three-year, $3-million center grant for
human embryonic stem cell research
that Einstein received from the Federal
government in 2005.
Arturo Casadevall, M.D., Ph.D.,
professor and chair of microbiology & immunology, and professor
of medicine, was invested as the
Leo and Julia Forchheimer Chair
in Microbiology & Immunology. Dr.
Casadevall has developed an innovative approach to treating melanoma
that is currently in clinical trials. His
research may also reshape scientific
thinking about energy sources in
our universe. At the core of these
seemingly varied areas of study is
Irwin R. Merkatz, M.D. (l) with
Moise Safra
his special interest in the role of the
fungus, Cryptococcus neoformans, in
causing disease.
Robert W. Marion, M.D., professor of pediatrics and of obstetrics &
gynecology and women’s health,
and director of Einstein’s Children’s
Evaluation and Rehabilitation
Center, was invested as the Ruth L.
Gottesman Chair in Developmental
Pediatrics. An Einstein graduate, class
of 1979, Dr. Marion is widely renowned
as pediatrician to the Aguirre twins,
Clarence and Carl, who were cojoined at birth and separated in a
series of landmark operations at
Montefiore Medical Center.
Irwin R. Merkatz, M.D., professor
and chair of obstetrics & gynecology
and women’s health, was invested
as the Chella and Moise Safra Chair
in Obstetrics & Gynecology and
Women’s Health. Since his appointment as chair of obstetrics and
gynecology in 1981, Dr. Merkatz has
been the architect of a marked
expansion of the Department’s mission, which now more fully addresses
the healthcare needs and issues of
women throughout their lifespan. He
is renowned for his pioneering work in
treating preterm labor and has championed efforts to eliminate disparities
in health outcomes, many of which
continue to exist among women and
newborn infants in the Bronx.
Robert E. Michler M.D., professor
and chair of cardiothoracic surgery,
was invested as the Samuel Belkin
Professorial Chair. Dr. Michler is codirector of the Montefiore-Einstein
Heart Center. The Center was
recently named one of just seven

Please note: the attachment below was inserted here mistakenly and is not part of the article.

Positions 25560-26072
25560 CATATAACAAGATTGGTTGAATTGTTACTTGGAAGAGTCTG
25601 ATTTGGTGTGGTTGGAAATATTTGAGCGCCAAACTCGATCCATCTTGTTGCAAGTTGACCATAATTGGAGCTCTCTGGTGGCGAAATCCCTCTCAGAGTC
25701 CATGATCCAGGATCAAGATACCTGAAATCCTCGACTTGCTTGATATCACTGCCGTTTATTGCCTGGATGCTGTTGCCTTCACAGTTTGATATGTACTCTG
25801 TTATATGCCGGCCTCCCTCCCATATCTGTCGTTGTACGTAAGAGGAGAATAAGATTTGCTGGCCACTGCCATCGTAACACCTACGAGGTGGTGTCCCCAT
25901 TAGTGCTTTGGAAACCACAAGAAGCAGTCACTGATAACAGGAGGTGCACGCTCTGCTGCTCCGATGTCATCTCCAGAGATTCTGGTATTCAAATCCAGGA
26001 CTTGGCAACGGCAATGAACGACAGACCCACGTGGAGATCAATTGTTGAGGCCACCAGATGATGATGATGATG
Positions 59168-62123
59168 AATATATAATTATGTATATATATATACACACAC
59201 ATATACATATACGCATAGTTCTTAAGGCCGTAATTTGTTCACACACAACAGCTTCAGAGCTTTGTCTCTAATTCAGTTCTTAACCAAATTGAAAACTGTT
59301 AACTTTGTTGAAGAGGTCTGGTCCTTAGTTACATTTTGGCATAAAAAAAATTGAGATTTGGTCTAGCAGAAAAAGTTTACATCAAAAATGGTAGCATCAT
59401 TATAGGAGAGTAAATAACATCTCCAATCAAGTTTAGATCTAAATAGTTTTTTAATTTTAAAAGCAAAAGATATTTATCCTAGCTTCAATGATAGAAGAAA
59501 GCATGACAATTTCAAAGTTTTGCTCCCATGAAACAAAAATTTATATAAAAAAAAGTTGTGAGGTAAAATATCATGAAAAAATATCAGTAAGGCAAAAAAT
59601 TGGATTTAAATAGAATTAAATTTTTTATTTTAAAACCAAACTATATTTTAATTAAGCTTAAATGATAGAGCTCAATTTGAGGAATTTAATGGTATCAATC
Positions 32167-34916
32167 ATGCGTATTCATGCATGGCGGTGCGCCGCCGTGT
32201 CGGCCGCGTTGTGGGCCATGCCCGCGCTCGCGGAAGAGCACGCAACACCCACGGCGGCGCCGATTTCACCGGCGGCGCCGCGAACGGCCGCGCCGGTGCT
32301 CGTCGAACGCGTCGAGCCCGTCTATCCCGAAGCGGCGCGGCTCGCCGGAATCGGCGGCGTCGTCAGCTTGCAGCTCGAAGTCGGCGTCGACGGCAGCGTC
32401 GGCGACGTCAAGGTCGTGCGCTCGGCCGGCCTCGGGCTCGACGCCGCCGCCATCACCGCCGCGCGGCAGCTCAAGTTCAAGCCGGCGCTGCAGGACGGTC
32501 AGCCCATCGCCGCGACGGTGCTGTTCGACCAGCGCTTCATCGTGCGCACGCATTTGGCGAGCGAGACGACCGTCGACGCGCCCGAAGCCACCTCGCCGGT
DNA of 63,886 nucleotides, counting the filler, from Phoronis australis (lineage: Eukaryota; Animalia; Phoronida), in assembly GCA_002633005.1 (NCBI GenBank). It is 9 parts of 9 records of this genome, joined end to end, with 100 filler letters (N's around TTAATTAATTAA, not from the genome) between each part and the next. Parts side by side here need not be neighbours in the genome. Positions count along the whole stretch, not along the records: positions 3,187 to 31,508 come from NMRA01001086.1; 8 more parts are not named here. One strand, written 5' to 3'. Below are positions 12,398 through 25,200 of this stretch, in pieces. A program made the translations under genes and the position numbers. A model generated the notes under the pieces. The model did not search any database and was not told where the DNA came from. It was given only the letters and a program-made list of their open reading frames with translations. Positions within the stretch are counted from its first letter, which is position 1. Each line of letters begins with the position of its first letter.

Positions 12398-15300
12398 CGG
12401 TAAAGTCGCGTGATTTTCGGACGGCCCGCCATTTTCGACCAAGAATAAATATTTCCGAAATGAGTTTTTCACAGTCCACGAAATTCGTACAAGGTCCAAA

cardiothoracic research facilities in
the U.S. and Canada to take part in
a collaborative network conducting
studies to improve technologies used
in treating cardiovascular disease.
Bernice E. Morrow, Ph.D., professor
of molecular genetics and of obstetrics & gynecology and women’s
health, and director of the division of
translational genetics, was invested
as the Sidney L. and Miriam K. Olson
Chair in Cardiology. Dr. Morrow’s
research focuses on genetic defects,
including one that leads to malformations of the heart, pharyngeal apparatus, palate, and thymus gland.
Jeffrey E. Pessin, Ph.D., professor
of medicine and director of the
Diabetes Research Center at Einstein,
was invested as the Judy R. and
Alfred A. Rosenberg Professorial Chair
in Diabetes Research.
Dr. Pessin recently
joined the Einstein
faculty as Director of
the Diabetes Research
Center. He is widely
renowned for his
investigations of insulin
regulation of the glucose transport system
and mechanisms contributing to the onset
of diabetes.
Liise-Anne Pirofski,
M.D., professor of
medicine and of
microbiology & immunology, and chief of the division of
infectious diseases, was invested as
the Selma & Dr. Jacque Mitrani Chair
in Biomedical Research. Dr. Pirofski’s
research has led to new insights into
the immune response to microbes
that cause meningitis and pneumonia. Dr. Pirofski is an Einstein graduate,
class of 1982, and has been a member of the medical school’s faculty
since 1988.
Pamela Stanley, Ph.D., professor of cell biology, was invested
as the Horace W. Goldsmith Chair.
Renowned for her pioneering
research in the glycosciences. Dr.
Stanley’s studies have played an
important role in advancing this
promising new scientific discipline,
which involves the study of biological
sugar polymers. This research could
potentially lead to new treatments for
a wide variety of diseases including
cancer and heart disease. Dr. Stanley
also serves as Associate Director for
Laboratory Research of the Albert
Einstein Cancer Center.
In addition, eight faculty members who recently were awarded